Latest news from Big Barn and our producers.
Last week the Guardian reported that a university has banned the sale of beef in campus food outlets to help the climate emergency. This action is typical of most people’s ignorance of food and farming and is bad for UK farmers, student health, and will increase food ignorance as people are misled.
Yes, meat production does produce high carbon emissions and intensive beef production is the worst. Especially when it takes 8kg of grain feed to produce 1kg of beef meat. Compared to 4kg of grain for 1kg pork and 2kg grain for 1kg chicken.
The action taken by the University is telling students that eating any beef is bad and presumably, by their omission, all other meats are fine. Or some students may overreact and become vegans and damage their health by not eating properly.
This must infuriate thousands of farmers who have turned their backs on intensive farming and opted for, the often less profitable, sustainable mixed farming. This is where beef cattle are reared on pasture, not grain, and are a crucial part of a farm ecosystem that also produces fruit and vegetables whilst regenerating soil and the environment.Why don’t Universities buy this meat and veg?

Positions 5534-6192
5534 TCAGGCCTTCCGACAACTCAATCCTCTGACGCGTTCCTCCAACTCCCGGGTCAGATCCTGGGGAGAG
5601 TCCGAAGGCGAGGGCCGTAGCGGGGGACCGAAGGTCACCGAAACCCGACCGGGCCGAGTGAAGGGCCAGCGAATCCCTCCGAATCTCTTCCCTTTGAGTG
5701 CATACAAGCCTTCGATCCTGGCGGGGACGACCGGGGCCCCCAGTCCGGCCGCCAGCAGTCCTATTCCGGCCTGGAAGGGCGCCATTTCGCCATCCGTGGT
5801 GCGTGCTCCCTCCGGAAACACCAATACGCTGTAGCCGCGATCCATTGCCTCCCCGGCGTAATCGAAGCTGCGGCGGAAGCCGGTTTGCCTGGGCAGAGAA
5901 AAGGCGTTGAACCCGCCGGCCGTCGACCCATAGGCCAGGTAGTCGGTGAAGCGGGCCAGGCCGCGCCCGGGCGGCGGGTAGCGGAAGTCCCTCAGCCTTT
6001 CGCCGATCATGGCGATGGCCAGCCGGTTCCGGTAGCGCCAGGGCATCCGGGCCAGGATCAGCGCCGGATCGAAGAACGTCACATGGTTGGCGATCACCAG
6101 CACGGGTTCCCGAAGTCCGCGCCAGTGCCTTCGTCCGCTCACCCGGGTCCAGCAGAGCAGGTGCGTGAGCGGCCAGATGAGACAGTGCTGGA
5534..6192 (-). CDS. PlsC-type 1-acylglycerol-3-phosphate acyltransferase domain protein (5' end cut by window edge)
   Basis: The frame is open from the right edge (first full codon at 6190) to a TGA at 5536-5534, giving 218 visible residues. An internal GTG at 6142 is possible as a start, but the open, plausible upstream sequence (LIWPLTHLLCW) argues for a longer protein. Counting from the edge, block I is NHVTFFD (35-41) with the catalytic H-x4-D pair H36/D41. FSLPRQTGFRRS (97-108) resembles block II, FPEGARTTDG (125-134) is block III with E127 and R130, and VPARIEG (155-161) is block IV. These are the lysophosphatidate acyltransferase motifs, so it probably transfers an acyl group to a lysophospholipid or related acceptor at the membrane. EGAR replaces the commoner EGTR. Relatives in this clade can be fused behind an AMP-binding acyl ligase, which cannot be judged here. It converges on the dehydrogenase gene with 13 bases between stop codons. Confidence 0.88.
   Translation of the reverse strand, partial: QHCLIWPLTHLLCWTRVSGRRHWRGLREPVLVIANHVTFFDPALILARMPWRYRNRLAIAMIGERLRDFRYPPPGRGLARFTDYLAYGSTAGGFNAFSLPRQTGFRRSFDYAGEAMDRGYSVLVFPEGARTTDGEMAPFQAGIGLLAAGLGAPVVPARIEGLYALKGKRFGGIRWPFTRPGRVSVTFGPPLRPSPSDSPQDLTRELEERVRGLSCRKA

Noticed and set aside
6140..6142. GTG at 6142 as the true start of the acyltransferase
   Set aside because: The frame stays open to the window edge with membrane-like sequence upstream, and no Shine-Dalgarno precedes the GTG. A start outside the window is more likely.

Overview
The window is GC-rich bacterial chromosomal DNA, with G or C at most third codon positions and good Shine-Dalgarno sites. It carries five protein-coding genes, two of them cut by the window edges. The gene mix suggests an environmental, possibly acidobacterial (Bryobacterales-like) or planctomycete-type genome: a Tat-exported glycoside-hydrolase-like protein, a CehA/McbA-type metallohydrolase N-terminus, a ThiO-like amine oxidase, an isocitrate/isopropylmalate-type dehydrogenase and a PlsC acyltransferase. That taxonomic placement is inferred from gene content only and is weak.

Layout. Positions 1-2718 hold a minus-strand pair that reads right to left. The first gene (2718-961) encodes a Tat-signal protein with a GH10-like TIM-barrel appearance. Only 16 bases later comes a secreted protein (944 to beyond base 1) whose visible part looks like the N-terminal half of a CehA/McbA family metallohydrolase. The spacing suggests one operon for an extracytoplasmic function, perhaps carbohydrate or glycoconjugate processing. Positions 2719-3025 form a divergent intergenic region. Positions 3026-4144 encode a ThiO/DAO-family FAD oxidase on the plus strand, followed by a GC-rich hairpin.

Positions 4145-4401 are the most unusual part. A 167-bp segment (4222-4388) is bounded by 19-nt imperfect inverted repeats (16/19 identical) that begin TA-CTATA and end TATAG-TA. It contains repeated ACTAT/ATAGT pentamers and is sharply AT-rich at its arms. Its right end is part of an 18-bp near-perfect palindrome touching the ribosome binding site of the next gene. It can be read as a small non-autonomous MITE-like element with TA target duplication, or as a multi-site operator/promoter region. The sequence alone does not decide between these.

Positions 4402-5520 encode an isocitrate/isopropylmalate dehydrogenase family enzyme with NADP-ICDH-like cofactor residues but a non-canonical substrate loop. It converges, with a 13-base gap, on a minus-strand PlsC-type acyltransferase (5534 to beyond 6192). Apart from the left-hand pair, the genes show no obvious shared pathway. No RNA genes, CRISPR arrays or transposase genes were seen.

It is brilliant that action like reducing plastic and use of clean energy is being taken by universities but hugely disappointing that a place of learning is misleading students.
Universities should not ban beef. Instead they could ban or tax, all intensively produce meat, or clearly label all food products and provide traceability.
Consumers, especially students want to take action against climate change so why not provide the information or education to help them make the right buying choices.
This should start at school and why we are so passionate about getting food growing, cooking & nutrition on the school curriculum, especially when we have seen amazing results from a project we ran, and the many others run by charities all over the UK.
You can see videos and more here, and please sign our petition if you agree.